Caldato, a Brazilian native who’d been playing in a series of bands around Los Angeles, gave advice about more than just new speakers. “Matt wanted to get some equipment to start making some good recordings,” Caldato recalls. “I helped him pick out an eight-track recorder and mixer. And he wanted a sampling drum machine. So we got an SP-12, with five whole seconds of sampling. Wow!” he says in mock amazement.
That SP-12 became the foundation stone of an iconic record label, Delicious Vinyl. It helped launch Delicious with massive hits like Tone-Loc’s “Wild Thing,” where Dike sampled drumbeats from Bizzy B and a guitar riff from Van Halen’s “Jamie’s Cryin’.” Thanks to those successes, the SP-12 also led indirectly to a partnership between Dike, Caldato, and the Dust Brothers—a pair of aspiring producers named Mike Simpson and John King. And that partnership, in turn, would lead to the four men joining forces with the Beasties for their collective masterpiece, Paul’s Boutique.
Most of the sampling for Paul’s Boutique was done using another popular E-mu product: the Emax HD sampler. And almost a decade later, on “Hello Nasty,” Ad-Rock would namecheck the SP-12 on “Putting Shame in Your Game,” from Hello Nasty.
The SP-12 would quickly be replaced by the E-mu SP-1200, which dumped the drum presets and upped the sampling memory to allow for 32 custom sounds. Yet the SP-12 remains fondly recalled as an instrument that helped usher in hip hop’s Golden Age. “We were in this transition point where I think musicians were realizing the power of sampling and that they could do sampling themselves,” says Rossum of the SP-12. “So I think it was embraced because it embraced the times.”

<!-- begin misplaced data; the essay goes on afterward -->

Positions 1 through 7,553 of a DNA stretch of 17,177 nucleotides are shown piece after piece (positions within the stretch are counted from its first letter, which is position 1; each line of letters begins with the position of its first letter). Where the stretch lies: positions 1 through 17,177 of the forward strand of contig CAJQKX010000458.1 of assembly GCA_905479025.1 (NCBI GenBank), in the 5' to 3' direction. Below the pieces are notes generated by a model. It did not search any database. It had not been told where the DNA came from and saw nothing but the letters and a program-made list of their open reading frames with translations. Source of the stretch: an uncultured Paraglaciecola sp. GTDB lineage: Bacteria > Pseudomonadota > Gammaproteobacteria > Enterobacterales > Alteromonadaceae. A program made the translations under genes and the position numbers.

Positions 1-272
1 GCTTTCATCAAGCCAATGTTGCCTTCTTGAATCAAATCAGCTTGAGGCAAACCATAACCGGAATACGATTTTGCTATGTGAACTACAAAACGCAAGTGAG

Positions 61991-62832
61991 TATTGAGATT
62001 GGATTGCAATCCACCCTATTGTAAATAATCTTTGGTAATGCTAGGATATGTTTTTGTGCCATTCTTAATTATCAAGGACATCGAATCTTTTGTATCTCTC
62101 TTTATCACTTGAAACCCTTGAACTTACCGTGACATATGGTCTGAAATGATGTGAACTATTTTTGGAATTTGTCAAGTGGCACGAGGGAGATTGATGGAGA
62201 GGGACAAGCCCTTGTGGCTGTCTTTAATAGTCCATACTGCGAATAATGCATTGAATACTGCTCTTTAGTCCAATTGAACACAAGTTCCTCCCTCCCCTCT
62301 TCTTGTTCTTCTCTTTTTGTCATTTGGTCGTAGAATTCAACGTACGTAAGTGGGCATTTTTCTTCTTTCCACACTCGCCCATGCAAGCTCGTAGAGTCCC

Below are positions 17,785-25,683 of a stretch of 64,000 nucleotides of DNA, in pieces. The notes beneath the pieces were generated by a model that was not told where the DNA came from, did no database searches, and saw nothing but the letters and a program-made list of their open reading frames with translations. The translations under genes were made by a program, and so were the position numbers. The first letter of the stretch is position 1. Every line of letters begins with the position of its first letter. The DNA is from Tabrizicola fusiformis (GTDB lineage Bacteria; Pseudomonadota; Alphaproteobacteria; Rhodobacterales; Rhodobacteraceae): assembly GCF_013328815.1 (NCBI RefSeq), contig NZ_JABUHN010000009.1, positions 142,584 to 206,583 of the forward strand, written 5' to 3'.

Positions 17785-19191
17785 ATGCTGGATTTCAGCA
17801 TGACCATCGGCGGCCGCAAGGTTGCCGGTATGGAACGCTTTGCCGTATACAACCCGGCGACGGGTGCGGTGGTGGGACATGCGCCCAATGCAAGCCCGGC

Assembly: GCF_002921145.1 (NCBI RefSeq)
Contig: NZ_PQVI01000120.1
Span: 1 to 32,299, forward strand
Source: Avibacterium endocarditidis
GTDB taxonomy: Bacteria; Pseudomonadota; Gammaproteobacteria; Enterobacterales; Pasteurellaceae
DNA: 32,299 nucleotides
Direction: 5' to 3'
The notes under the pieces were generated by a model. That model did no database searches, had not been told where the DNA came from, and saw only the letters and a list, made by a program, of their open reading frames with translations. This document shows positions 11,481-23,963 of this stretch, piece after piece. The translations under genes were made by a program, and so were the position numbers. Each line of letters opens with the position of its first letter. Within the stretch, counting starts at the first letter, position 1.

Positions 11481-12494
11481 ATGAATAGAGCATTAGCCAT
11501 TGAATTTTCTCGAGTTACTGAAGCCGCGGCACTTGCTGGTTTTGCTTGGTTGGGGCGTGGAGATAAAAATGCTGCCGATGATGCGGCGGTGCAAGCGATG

Dan LeRoy’s new book Dancing to a Drum Machine: How Electronic Percussion Conquered the World, will be published by Bloomsbury in 2022.
Hooked on the Beastie Boys? Tune into The 33 1/3 Podcast to learn more:
Dan LeRoy is the Director of Writing and Publishing at Lincoln Park Performing Arts Charter School, USA. His writing has appeared in The New York Times, Rolling Stone, Newsweek, Vibe, The Village Voice, National Review Online and Alternative Press. He is the co-author (with Michael Lipton) of 20 Years of Mountain Stage (2003), the author of The Beastie Boys’ Pauls Botique (Bloomsbury 2006), and The Greatest Music Never Sold (2007).